I want to revisit the moment I first engaged with community colleges in my master’s program. For my American College Student class, there was a week in which we focused on mental-health issues students face. While reading Chapter 24 of the text Today’s College Students: A Reader, I came across a passage dedicated to mental-health issues faced by community college students. Community college students commonly have additional stresses in their life compared to students at four-year institutions, such as marriages, children, eldercare, and work. While community college students have these stressors, the authors noted that resources and services available to these students are limited. This was a small passage in a 15-page reading assignment, but it really made me stop and think about what I had been learning about in the realm of student affairs. How could the students with the most needs have the least support?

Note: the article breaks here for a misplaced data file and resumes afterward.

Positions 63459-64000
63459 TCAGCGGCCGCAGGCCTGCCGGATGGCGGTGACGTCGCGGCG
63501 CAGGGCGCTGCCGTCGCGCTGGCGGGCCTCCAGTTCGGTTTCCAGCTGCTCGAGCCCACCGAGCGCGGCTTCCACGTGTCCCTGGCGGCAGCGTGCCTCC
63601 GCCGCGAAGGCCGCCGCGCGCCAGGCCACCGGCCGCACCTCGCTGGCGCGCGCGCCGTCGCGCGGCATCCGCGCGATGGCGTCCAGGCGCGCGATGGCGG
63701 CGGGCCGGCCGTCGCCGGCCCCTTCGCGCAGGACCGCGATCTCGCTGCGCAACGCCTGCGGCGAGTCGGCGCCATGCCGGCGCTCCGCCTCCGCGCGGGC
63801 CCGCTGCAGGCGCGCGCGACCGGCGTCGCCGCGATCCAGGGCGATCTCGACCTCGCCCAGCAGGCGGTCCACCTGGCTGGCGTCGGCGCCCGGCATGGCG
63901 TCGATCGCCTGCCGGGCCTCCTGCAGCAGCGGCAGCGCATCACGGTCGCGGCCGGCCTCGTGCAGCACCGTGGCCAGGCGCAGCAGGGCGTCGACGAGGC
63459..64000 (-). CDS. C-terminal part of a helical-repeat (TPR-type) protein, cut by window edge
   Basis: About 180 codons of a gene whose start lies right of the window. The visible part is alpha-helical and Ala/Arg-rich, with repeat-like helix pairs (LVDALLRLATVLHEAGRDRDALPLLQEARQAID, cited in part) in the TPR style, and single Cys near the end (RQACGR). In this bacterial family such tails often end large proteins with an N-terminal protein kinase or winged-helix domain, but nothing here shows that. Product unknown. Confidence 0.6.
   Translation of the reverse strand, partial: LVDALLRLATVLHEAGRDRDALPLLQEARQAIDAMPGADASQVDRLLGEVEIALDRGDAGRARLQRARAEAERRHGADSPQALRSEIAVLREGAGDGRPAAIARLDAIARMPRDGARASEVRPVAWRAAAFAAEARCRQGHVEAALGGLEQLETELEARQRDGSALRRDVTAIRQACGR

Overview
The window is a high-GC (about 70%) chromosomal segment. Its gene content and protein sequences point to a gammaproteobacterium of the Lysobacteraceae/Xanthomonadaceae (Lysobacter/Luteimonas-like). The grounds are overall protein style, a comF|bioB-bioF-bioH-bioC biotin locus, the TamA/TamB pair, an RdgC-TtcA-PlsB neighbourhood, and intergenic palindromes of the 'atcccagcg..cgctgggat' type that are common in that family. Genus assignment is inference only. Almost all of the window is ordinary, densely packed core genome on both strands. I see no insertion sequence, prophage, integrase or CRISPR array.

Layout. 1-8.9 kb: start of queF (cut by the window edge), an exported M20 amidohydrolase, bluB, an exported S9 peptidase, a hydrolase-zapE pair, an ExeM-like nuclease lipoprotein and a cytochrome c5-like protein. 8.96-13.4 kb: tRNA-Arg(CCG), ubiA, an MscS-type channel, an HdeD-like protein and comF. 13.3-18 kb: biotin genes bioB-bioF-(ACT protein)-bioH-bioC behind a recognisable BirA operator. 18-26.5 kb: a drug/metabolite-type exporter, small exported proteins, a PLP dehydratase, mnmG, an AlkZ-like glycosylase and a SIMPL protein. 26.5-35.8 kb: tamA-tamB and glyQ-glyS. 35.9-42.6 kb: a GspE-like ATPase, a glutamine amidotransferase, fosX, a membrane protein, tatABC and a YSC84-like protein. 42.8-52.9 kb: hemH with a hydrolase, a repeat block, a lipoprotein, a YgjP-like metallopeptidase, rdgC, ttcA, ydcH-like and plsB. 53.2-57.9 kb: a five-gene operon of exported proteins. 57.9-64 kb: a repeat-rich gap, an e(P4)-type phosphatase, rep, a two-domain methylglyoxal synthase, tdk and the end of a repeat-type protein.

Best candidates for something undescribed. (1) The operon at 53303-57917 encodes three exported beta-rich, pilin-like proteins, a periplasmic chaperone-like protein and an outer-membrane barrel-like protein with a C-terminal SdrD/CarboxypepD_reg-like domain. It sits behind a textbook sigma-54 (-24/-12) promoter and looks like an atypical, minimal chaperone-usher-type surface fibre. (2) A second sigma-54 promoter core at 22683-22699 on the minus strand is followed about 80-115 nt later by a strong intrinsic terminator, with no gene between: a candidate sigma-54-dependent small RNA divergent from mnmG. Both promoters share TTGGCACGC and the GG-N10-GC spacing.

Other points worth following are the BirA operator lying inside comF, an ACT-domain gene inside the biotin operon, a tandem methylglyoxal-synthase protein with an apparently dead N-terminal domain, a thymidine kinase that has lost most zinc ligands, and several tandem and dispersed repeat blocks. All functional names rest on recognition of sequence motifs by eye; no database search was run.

I thought critically about all the information I had been learning in classes. Where did community colleges fit in higher education? How are the issues that community colleges face different from other educational institutions? Until this point in my program—a few weeks into my first semester­—I do not recall ever discussing community colleges. In fact, outside of the American College Student class, I do not think any of my courses even mentioned community colleges. I didn’t know enough to even question this at the time, and neither did my peers. What were we missing? What were we not thinking about? Let’s return to the ACPA and NASPA competencies. How could a classroom discussion of the technology competency, for example, be different when framing its relevancy to community colleges, where many students do not have access to Internet or laptops?